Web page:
You probably know someone (usually an E-type person) who tells you, “Yes…but…” and then goes on to tell you what is missing in your reasoning. They point to you (often aggressively) that the glass you have brought to the table has some water in it, but that it is not full.

They might even put you down for your failure to deliver what they expected.

What is going on?

This person is assuming that the glass you delivered should have been full and that you failed to fill it. They assume that there is an ideal leader, parent, thinker, or manager and you aren’t it because you did not deliver a perfect solution, (i.e., a full glass). Your glass is only partially full.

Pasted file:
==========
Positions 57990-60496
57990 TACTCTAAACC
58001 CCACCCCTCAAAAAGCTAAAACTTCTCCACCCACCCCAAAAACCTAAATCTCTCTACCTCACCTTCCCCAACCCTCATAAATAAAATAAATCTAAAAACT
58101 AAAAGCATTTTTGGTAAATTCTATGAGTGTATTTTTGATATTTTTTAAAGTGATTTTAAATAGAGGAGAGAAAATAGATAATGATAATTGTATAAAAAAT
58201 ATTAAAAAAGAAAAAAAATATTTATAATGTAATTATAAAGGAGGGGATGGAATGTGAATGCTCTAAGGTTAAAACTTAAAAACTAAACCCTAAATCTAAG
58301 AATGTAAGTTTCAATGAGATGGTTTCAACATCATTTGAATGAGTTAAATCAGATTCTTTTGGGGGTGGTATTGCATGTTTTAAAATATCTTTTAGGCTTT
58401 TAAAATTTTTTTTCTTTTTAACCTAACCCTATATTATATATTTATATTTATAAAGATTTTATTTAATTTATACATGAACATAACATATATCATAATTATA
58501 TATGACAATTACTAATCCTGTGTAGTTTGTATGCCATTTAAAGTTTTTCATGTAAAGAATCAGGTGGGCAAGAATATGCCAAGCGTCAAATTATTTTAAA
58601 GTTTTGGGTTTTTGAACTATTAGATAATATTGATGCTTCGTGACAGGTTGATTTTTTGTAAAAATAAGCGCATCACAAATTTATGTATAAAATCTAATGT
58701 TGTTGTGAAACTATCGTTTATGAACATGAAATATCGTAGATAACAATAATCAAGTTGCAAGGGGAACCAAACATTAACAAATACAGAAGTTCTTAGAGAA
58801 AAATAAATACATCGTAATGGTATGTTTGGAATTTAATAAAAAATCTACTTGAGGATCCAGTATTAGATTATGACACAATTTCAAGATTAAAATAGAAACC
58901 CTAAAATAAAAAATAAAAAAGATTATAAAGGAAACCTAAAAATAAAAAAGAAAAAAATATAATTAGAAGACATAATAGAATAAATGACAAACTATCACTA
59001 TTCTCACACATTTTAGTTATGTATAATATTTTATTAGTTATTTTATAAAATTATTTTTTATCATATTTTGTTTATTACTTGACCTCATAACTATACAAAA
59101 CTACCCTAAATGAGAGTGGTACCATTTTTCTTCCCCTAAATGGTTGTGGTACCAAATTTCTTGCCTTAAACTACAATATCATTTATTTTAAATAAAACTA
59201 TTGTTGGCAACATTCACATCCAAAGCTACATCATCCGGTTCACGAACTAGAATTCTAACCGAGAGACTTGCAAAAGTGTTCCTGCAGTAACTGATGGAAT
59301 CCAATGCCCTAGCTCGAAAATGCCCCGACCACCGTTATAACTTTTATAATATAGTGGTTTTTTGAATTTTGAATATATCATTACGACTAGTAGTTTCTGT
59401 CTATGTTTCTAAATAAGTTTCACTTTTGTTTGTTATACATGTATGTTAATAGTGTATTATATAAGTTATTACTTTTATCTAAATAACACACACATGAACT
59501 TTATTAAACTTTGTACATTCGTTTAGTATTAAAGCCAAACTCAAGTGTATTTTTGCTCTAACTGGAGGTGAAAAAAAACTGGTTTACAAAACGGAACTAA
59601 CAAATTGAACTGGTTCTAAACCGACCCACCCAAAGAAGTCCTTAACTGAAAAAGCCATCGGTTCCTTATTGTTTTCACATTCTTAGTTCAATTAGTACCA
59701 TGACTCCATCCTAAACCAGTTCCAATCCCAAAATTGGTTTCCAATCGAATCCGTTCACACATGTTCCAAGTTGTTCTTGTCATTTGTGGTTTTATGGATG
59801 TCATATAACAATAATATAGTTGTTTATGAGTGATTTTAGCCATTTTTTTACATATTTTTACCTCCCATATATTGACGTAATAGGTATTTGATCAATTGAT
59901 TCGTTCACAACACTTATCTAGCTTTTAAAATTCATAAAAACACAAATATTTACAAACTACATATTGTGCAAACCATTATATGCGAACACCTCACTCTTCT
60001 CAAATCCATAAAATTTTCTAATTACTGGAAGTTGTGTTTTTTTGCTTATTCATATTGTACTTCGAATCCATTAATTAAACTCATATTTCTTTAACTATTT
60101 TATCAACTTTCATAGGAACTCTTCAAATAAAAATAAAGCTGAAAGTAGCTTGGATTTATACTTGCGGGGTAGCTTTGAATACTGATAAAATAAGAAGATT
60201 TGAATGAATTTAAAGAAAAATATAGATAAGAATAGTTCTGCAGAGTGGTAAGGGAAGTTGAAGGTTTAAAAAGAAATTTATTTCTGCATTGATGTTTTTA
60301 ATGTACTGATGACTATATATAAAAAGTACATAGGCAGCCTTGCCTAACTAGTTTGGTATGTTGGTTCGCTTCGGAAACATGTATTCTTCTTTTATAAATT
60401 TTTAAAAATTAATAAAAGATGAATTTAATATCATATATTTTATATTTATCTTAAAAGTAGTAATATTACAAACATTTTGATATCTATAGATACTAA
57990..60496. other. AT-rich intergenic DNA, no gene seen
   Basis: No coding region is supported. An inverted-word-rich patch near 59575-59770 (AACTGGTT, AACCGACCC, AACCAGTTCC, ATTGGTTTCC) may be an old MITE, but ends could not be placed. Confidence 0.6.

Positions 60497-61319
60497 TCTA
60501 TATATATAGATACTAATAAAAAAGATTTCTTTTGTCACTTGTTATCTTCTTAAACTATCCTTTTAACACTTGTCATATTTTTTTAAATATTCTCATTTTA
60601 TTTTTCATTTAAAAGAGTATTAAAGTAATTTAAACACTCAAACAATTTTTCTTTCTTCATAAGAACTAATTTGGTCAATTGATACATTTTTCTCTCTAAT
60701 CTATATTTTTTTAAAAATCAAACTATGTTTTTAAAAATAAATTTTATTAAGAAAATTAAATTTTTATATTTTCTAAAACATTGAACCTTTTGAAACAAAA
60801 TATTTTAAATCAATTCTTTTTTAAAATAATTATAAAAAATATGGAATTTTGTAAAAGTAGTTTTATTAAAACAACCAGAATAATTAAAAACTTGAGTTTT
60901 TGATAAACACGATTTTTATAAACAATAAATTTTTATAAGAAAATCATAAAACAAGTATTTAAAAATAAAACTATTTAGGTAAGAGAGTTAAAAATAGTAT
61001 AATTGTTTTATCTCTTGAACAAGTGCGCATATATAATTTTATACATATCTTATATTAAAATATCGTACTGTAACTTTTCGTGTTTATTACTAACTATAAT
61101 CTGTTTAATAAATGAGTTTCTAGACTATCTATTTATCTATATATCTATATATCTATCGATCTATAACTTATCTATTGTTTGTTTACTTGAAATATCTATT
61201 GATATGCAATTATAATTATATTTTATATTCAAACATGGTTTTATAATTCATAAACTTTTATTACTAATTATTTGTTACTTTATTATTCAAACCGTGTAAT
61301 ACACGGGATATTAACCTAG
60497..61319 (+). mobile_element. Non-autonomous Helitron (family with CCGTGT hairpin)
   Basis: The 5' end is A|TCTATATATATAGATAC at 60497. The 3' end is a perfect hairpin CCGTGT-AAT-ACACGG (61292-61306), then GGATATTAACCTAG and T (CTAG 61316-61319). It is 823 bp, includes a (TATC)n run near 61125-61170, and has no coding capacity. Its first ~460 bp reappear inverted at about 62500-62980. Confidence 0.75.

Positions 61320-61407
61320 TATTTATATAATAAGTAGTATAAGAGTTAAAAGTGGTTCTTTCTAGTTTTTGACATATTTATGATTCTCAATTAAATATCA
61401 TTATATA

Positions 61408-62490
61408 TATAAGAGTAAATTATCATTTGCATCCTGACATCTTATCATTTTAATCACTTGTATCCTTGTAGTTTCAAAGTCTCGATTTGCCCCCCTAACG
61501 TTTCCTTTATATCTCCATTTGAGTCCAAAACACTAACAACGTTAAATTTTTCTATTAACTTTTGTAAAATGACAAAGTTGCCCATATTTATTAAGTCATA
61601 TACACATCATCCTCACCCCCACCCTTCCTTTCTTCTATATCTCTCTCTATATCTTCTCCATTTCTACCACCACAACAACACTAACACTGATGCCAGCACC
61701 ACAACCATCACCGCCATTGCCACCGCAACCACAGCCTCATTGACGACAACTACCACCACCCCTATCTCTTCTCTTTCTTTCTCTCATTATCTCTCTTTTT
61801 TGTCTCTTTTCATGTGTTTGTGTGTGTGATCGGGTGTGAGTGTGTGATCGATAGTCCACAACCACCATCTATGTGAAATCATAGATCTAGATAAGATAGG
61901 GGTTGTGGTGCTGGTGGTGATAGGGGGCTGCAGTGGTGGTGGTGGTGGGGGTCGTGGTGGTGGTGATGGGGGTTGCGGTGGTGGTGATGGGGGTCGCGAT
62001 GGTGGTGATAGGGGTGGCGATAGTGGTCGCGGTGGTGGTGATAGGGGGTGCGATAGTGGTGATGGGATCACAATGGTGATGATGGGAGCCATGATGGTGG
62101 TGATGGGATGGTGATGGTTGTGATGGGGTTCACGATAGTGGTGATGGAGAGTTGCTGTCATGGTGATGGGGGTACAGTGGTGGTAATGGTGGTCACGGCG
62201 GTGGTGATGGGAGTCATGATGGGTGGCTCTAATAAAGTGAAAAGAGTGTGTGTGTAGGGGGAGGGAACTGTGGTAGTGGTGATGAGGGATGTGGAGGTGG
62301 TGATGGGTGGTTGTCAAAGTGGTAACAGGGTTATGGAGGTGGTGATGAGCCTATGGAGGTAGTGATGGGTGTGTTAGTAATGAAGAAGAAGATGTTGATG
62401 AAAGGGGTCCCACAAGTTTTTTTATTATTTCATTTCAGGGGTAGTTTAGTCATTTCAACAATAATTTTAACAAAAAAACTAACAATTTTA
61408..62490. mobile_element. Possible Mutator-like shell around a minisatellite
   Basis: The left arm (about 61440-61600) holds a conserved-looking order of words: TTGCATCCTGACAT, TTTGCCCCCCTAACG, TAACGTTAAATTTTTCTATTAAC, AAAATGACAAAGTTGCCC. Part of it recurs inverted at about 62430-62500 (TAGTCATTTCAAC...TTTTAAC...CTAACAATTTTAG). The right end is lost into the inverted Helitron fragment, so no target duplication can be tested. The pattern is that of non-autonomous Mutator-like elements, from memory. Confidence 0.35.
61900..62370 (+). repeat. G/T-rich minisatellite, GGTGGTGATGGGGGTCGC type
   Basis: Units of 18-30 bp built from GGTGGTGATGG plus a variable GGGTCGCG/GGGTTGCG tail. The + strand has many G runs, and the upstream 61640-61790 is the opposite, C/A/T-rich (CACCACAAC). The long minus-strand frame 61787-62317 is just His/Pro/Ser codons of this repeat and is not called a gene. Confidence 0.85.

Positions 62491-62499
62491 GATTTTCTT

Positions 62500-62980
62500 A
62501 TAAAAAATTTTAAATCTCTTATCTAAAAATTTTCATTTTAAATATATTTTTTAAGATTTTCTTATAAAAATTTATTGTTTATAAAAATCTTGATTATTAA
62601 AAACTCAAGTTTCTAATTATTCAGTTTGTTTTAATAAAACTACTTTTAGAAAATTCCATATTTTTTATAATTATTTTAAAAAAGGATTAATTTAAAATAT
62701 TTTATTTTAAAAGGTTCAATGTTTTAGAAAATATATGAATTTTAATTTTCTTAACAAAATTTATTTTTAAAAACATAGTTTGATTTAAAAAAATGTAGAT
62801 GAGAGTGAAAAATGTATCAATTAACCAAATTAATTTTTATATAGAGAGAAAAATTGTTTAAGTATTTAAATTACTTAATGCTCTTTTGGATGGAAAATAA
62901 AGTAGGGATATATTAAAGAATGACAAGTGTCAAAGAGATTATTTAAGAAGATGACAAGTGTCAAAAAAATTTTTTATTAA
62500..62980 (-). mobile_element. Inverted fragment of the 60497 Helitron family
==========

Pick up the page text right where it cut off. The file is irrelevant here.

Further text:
Wrong. Right?

There is no perfect parent. There is no perfect spouse. No perfect child. No perfect flower.
In other words, no single person can deliver a glass that is full to the rim. It has to be filled by multiple people.

Your partner contributed as much to the discussion as he or she could. Good. Recognize it and acknowledge it. Maybe, if you are smart enough, even appreciate it. Do not say, “But…” Instead, say, “I would like to add to what you said”.

And add more water to the glass.

Do not criticize the person for not delivering a full glass. Help him or her fill it.

This is not constructive criticism. It is contribution without criticism, without space for criticism.

Criticism is often based on the assumption or belief that the other party should have delivered something and failed.

Change your assumptions.

Assume the other party did the best they could with what they know. Assume the other party is not perfect and can’t be perfect.

Now, add to what they said (if you have something to say). That is all.

Just thinking,
Ichak Kalderon Adizes